Mass for Religious

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Mass for Religious
Saturday 23 February 2013
Campbell Town

I am sure I am not the only one, but there have been times when I have wondered about the underlying themes which gave rise to the choice of particular passages of Scripture, which are assigned to special times of the year. In other words, why were particular passages chosen for the first week of Lent which is just coming to a conclusion?

It is interesting to note that the opening sentence of the First Reading for Monday of the First Week of Lent was “ Be Holy, for I, the Lord your God am Holy.” And the final phrase of the Gospel passage for today, Saturday of the First Week of Lent is “Be perfect, as your heavenly Father is perfect.” It has been suggested that the overall theme for this first week of Lent is that of  a “New Way of Seeing.”

The call that comes to us is not to just acquire a few more virtues, but it is a call to holiness – to be totally recreated in our hearts. Perfection and holiness are, above all, a grace, a gift, and they come as a result of the effectiveness of the Word of God within us, in the same way as the falling rain makes the ground fertile.

With a new identity, there comes a new law as well. It is a law which goes far beyond the minimum of the Commandments and it strikes a cord with us as free and responsible persons. While the discussion may take place at an elevated level, in reality it comes down to the statement of Jesus “I was hungry and you gave me food.” The great sign of the new way of seeing is the place of forgiveness. Loving our enemies is linked closely to faith in God.

I expect that people like us have grappled constantly with the directive of Jesus “Be perfect as your Heavenly Father is perfect.”  As so often happens, apparently there is the Greek approach to the understanding of perfection, and then there is the Hebrew approach which is very different. Perfection in the understanding of the Greek tradition means to measure up to some ideal standard, to be completely whole true, good and beautiful. In the Hebrew tradition. to be perfect means to “walk with God,” in spite of the fact that we may not be perfectly whole, good, true or beautiful.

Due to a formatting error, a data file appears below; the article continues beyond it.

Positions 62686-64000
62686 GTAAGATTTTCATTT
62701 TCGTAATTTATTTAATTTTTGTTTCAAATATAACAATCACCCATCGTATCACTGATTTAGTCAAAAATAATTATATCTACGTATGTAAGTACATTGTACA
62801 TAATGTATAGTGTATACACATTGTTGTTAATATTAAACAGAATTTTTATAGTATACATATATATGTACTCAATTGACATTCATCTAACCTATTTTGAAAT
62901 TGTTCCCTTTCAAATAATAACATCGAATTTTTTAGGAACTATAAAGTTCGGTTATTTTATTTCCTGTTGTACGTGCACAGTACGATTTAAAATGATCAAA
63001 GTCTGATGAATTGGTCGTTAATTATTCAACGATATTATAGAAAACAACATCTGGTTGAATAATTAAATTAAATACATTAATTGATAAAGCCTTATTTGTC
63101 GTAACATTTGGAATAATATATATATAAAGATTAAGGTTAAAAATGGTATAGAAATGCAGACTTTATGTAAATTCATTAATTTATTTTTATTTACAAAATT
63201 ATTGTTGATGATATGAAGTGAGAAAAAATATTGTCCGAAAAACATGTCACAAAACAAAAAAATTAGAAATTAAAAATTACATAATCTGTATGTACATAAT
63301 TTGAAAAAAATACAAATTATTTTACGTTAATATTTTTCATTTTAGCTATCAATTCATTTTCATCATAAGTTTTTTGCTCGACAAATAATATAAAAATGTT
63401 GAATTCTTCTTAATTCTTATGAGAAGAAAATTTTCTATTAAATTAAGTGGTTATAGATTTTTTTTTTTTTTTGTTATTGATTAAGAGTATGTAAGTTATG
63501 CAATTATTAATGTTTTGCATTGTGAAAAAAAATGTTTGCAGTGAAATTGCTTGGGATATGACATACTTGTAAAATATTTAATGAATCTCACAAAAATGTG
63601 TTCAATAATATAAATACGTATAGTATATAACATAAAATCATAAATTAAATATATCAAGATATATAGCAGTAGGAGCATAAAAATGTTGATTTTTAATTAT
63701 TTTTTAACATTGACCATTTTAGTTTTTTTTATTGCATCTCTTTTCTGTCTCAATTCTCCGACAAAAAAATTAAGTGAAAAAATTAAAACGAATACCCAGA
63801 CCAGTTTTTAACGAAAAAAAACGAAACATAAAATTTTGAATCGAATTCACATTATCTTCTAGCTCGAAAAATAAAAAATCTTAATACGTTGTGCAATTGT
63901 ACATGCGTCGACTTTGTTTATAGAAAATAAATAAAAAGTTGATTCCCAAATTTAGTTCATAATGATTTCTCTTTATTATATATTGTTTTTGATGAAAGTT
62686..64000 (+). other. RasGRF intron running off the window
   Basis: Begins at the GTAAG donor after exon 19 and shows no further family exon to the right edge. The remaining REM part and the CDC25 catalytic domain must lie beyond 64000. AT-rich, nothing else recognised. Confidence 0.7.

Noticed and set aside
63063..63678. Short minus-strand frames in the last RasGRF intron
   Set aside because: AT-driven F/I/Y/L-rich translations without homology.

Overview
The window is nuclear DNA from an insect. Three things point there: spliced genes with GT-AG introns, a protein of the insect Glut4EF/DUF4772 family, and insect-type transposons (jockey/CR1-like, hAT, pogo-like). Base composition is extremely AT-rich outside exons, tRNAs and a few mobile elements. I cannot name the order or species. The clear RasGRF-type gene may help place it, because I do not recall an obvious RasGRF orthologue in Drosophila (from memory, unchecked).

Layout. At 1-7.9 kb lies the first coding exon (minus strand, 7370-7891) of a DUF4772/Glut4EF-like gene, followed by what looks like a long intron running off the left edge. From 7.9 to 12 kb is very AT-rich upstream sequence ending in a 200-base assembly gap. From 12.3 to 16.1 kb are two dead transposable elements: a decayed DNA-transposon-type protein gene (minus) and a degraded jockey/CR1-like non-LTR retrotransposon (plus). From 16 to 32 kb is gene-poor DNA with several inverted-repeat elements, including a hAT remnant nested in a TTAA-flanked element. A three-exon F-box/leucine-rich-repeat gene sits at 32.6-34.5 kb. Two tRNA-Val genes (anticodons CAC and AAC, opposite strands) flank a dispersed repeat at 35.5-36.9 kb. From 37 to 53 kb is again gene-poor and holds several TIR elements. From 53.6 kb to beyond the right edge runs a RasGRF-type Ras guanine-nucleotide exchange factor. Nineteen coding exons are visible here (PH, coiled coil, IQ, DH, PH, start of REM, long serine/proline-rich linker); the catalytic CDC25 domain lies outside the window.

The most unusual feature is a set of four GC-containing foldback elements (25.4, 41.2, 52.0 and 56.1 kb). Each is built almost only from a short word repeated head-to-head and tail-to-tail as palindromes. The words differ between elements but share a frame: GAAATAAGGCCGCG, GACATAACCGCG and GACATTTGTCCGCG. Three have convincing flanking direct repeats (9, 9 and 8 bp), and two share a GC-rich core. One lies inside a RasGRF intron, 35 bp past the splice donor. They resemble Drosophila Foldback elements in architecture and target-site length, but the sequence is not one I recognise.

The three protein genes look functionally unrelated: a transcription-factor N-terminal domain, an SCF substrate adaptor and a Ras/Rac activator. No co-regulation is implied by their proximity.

Our concept has been very much fashioned by the Greek understanding of perfection. Holiness is seen as measuring up to a certain benchmark. Sanctity is understood very much as achieving and maintaining something, namely moral goodness and moral integrity. But when the idea of holiness is something that only God can measure up to, it is not easy to give others, or ourselves, the permission to be human.

More attractive to us is the Hebrew concept, that of walking with God despite our imperfections. What God is doing is asking us to bring our weakness and limitations and with walk with God, never hiding, always remaining faithful, not matter what.

There is a story told of  an elderly African-American man who was standing nearby after the funeral of Martin Luther King. A reporter noticed that he was crying, and asked him why. Holding back tears he said: “He was a good man, a faithful man. He and Malcolm X. they stayed with us. He never gave up on us even when we gave up on ourselves. He stayed with us even when we weren’t worth staying with.”

It is all about fidelity, about being faithful about not giving up on our commitments and our communities. I think that is something that all of us here can rightly say – that we have been faithful, and continue to be, that we have not given up, that we have been full of faith.

Today in the calendar of the Church, we celebrate the feast of St Polycarp, one of the very early martyrs.   Tradition has it that he was known to St. John the Evangelist, and by him was ordained as Bishop of Smyrna. St Irenaeus heard him speak when he was a youth. Polycarp  was known as a steadfast witness of truth, a person full of faith. It was his steadfastness which brought him undone and when the first attempts  made to execute him by burning him at the stake, were unsuccessful,  he was killed by the blow of a sword.  He most certainly was one who was perfect in the same way as our Heavenly Father is perfect.

I wish to thank you again this year for your personal commitment to your vocation as a religious, and for the way in which you touch the lives of so many in the Catholic community, as the wider community as well. In other words, you have remained faithful.

I wish to thank you for your friendship and personal support for me, which I greatly value and I have greatly appreciated during my time as the Archbishop. I think we can safely say that this will be the last time that I will be joining you in this role. Surely within the next few months, the long anticipated change will take place.

In my time as a bishop, I have had the honour to meet many religious in other parts of Australia as well, who also show great leadership and witness in their vocation in the consecrated life. I think it is a great bonus to the Bishops Conference that an increasing number of Religious are being called upon to become bishops. In a number of instances, they have gained wider experience earlier as leaders of their respective congregations.

I very much appreciate the invitation to be present with you for this annual gathering, and in particular to be the celebrant of this Mass in which we reminded yet again to  aspire to holiness and to perfection, realising that while very demanding, they are not out of reach.